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7 Responses to “Draft Him, Not Him! Rounds 3-4”

  1. The Beltre only hitting well when he’s up for a new deal is analysis not backed up by anything factual. If he’s healthy, he will rake in Texas, he didn’t leave Boston for San Diego. It’s amazing what happens when you leave a hitter’s hell for basically a paradise by comparison.

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  2. Is it just me or is this article next to useless. Take a guy usually going in round two and a guy normally going mid to late 4th and put them as your third round examples, and a guy who usually goes in the third as your 4th round draft example. I mean it’s a useful premise of an article to write, but the examples are brutally self explanatory, use examples of where players are actually going in drafts on average.

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  3. I realize Jose Bautista is a polemic figure in evaluating how he’ll fare this year, but your basis for not drafting Bautista is a truism (erm, no pun intended at all targeted at Beltre). He might not present the best value for a 3rd rounder, but it’s not a stretch to expect 35-40 HR from him with a decent enough average on the side (.260). It’s apparent that his swing mechanics have improved and Rogers Centre tends to be a favorable ballpark for pull hitters like Bautista.

    As for Beltre, I don’t really buy the contract year-only theory with him either.

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  4. Ive come around on bautista, believing he can give 30-35hrs w/260-265ba. And with his ability to play 3b/of in some leagues he has good value. After longoria wright zimmerman ill take my chances with bautista, considering how shallow 3rd base is. Regarding beltre, i do find it interesting beltre hits better in contract yrs however he is playing in dangerous lineup in hitters park. Numbers should be fine.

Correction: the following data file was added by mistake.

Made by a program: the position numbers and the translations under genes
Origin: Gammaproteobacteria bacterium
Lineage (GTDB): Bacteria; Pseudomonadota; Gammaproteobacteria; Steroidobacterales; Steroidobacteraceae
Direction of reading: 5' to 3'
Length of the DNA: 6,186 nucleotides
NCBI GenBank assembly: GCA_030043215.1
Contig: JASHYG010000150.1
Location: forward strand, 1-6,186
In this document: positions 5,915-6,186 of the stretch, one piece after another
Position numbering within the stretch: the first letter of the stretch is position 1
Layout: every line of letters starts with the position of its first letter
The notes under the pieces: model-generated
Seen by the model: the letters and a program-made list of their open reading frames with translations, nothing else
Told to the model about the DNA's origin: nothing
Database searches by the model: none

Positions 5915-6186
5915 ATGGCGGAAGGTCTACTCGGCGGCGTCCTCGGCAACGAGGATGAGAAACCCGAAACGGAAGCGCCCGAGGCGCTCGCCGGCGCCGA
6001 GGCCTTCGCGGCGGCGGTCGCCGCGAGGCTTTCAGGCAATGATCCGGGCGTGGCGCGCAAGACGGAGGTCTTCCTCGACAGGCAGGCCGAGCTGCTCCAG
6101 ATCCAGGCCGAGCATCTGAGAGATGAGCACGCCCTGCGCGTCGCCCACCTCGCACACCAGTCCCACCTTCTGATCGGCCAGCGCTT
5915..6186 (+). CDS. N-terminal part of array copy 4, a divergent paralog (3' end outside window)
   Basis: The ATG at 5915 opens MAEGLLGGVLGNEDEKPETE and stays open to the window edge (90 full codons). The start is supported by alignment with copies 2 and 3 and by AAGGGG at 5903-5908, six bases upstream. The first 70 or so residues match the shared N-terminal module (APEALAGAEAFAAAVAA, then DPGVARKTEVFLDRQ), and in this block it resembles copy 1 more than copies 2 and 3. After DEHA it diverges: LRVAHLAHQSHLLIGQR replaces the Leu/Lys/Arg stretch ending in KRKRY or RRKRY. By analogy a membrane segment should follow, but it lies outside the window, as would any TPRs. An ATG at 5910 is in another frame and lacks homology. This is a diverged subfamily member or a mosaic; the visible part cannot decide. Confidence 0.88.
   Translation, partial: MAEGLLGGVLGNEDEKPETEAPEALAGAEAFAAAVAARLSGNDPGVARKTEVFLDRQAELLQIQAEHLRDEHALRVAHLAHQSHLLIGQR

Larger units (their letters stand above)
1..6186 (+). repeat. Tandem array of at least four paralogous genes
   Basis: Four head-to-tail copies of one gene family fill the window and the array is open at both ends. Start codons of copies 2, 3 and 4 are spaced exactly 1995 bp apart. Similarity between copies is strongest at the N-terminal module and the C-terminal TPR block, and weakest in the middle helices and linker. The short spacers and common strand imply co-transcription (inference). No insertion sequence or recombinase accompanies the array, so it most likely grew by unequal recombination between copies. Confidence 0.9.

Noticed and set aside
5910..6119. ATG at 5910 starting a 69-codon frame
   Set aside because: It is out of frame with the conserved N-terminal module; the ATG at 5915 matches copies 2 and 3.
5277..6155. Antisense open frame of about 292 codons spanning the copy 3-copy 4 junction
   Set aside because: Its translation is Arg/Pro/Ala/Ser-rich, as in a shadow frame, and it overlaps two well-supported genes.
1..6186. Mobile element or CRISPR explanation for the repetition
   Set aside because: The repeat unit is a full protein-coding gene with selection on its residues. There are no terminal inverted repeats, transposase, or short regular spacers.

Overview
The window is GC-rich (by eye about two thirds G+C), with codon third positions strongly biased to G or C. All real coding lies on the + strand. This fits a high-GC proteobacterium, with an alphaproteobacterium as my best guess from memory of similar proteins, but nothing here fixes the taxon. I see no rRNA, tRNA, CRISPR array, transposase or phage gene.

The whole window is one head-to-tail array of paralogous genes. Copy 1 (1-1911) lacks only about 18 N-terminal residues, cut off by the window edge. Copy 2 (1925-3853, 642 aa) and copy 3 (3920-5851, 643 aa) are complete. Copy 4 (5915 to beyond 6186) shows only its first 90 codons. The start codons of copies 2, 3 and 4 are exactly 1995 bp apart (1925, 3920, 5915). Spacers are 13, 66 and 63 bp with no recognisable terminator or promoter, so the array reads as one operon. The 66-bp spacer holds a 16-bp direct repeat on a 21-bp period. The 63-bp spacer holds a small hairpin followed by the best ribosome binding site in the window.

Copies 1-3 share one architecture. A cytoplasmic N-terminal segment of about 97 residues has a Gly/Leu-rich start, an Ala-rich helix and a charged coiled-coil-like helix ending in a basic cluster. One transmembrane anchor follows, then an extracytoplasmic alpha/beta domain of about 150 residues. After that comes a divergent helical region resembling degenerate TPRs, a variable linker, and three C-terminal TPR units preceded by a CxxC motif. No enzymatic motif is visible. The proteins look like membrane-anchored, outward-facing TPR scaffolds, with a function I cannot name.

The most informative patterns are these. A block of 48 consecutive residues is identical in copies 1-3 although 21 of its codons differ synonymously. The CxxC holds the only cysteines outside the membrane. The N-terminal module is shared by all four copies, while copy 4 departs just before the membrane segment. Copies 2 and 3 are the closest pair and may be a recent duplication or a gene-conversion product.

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  5. User avatar MaudDib says:

    No one seems to mention that Beltre spent 5 years in Seattle where he hit 25+ HR in three of those years. Now he probably isn’t a .320 guy and you should expect something more around .260 – .270 but 25-30 HR with close to 100 RBI is not an unreasonable expectation. Another thing that seems to be lost in all of this, is his new home ball park compared to his old home ball park. Seattle is a pitchers park, Texas is a big time hitters park. Plus he should have a nice lineup to help support him and help his overall numbers. Paying for last years numbers isn’t the way to go but acting like he only plays before he gets payed is just giving incomplete information. And wasn’t he a free agent last season and had to sign a 1 year deal because he couldn’t get anything better?

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  6. vinnieg123 says:

    Drew,

    I have been looking for awhile for the article of 3rd round players who could payoff as first rounders. What was the article? Or what should I google search to find it? (I dont know if your allowed to cite other articles on this site) But you could lead me in the right direction. Great article, cant wait to see the next few rounds. I want to see how many of your players and Keith Law 2011 breakout players match up.

    Thanks,
    Vin

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  7. User avatar Kimbos Beard says:

    I like the idea behind this but round three doesn’t make sense. I am not sure in what league Zimmerman and Bautista are going to be taken near each other in the draft. In fact, in a standard 12 team league, Zimmerman isn’t making it to the third round.

    As far as Bautista, I think he is valued just about right. I think most people are drafting him with the realization that if he is 3B eligible in your league and you can get .260 and 35 Hrs thats a pretty good get at a somewhat shallow position.